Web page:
Some anglers are only interested in fishing for the sport. You catch a nice fish, admire it for a second, take a picture, and toss it back. There is absolutely nothing wrong with leaving it at that. But if you plan to take your catch home and prepare it for dinner, you owe it to everyone around the table to do the fish justice.
Gutting a trout and wrapping it in tin foil is just fine for around a campfire. We have a fantastic campfire fish recipe to help you. But if you are going to prepare a fish, there are a few extra steps you should take. Both on the bank and at home, we have got a few tricks to improve the “keepers” that you do not want to throw back.
Why You Should Go To The Trouble
There are a lot of reasons to go the extra mile when preparing a fish you plan to cook. For starters, doing things the right way is more ethical and humane. We are talking about methods of killing fish that reduce its suffering and improve the quality of the meat. Taking a few extra minutes to properly dispatch your fish will improve the taste and presentation of the meat. Even more, it will preserve any eggs you take from the fish, whether you plan to use them for bait or eat them. Any fish you think is worthy of keeping is worth preparing correctly.
On The Bank
While on the river, you are probably focused mostly on how to get a fish in hand. Once you do, it is important to dispatch it quickly and begin preparing it by bleeding it. The process of bleeding the fish will produce much whiter, more tasty meat. Blood in the fish’s muscles and organs can also taint its eggs. This is problematic if you’re planning on keeping them. We have got three basic methods you can use to kill and bleed your catches as quickly and painlessly as possible.
For Small Fish
If you have got a smaller fish on the hook that you want to keep, the process of killing and bleeding is the same. All you will need is a pair of sturdy kitchen scissors. With the fish in hand, lift its gill plate to expose its gills. Just slip the scissors behind the gills and cut through them in one motion. Repeat on each side. Now you can pop the fish back in a net in the water and let it bleed out. Rapid blood loss will kill small fish very quickly, and also does the job of bleeding them.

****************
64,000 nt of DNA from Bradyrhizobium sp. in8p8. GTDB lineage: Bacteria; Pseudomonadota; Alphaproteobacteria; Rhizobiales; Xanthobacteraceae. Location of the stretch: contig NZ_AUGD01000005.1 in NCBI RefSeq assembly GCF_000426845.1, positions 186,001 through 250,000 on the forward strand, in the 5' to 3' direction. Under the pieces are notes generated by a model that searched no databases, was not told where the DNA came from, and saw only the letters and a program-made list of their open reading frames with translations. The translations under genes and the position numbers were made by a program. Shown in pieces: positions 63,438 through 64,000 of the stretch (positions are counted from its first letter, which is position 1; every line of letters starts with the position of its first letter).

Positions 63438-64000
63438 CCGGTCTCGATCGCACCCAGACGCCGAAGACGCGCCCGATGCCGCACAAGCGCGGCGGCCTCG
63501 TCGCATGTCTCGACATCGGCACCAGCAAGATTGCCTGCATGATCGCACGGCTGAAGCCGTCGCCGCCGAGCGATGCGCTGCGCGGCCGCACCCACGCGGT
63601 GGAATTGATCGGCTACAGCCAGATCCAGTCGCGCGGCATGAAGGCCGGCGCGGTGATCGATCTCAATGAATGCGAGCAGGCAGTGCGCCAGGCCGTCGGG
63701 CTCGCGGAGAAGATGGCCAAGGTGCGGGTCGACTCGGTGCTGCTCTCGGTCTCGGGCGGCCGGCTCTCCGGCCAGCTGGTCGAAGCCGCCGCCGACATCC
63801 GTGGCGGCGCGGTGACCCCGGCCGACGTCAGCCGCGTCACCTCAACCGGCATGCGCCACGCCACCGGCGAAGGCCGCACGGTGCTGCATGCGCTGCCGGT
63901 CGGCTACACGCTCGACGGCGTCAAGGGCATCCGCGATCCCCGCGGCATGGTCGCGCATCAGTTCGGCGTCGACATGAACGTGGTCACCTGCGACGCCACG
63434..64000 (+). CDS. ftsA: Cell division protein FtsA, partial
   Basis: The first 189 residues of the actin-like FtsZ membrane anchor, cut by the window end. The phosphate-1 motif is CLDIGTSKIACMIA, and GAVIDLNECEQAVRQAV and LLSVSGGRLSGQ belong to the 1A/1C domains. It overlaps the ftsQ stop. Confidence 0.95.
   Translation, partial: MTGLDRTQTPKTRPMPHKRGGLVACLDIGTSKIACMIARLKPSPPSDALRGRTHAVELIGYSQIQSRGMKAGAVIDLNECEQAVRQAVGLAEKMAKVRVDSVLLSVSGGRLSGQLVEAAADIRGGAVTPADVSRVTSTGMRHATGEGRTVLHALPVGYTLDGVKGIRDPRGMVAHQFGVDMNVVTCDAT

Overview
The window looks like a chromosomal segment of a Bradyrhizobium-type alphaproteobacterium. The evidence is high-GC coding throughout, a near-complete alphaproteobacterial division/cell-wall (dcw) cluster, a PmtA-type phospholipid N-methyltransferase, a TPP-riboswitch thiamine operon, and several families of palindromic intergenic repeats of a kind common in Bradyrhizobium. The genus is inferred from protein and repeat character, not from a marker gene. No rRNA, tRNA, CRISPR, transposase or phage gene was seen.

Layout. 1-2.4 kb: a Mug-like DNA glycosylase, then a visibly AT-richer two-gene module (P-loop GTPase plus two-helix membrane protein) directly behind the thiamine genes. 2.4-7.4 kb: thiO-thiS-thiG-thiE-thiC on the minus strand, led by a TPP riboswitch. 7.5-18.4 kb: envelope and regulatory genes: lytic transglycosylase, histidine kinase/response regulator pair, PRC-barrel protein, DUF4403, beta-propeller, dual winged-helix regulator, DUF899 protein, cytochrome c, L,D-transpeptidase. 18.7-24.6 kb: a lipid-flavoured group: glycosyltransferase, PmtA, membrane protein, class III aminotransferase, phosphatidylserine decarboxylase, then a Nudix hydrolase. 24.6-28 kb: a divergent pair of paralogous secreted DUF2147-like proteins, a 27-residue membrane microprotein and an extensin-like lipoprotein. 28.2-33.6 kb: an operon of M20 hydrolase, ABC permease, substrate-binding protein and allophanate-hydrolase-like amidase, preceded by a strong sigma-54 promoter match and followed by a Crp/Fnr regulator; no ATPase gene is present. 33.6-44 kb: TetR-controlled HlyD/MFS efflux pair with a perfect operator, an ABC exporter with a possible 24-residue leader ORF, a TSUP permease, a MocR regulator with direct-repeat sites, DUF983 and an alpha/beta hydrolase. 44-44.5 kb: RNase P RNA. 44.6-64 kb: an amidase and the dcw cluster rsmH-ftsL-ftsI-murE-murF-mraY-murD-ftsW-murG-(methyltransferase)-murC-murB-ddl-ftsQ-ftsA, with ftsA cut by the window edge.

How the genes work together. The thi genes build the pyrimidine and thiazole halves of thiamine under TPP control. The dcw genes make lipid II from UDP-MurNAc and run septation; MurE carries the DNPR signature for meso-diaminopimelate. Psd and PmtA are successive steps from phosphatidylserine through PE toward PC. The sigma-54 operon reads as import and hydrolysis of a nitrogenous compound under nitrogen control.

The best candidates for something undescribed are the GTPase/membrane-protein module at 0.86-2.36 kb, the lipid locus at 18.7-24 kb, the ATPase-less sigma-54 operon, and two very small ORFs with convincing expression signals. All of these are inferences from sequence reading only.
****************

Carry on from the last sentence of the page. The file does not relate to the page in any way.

Large Fish – The Bonk ’n Bleed Method
This method will probably be familiar to many of our readers. For larger fish, the best practice is to club it. You can do this using anything from a camp hammer to a large stick. Place the blow squarely on top of the fish’s head, between its eyes. If you do the job properly, the fish should die immediately.
Now you can handle it more easily. If you pick it up by the gill plate, you should be able to see that the thinnest point between the two gills is on the belly side. We’re talking about the thin space between the two gills, close to the jaw. This is where you want to pierce the fish with your knife, going all the way through to the other gill plate. Cut downwards, following the curvature of the gill plate. All the fish’s major arteries run through this spot, so the fish will begin to bleed very fast.
Now you can tip it upside down into the water and let the blood run out. Massage the fish’s back, around the spine, working from the tail toward the head. You want to push out as much of the blood left in the arteries as you can. After a minute or two, the fish will be mostly drained and ready to put on ice.
Large Fish – The Ikejime Method
If there is anybody that knows about processing fish, it is Japan. Ikejime is a traditional Japanese method for dispatching fish which involves piercing the fish’s hindbrain in one movement. This is widely accepted as the most efficient and humane method for killing fish. Ikejime may look primitive at first glance, but it works instantly.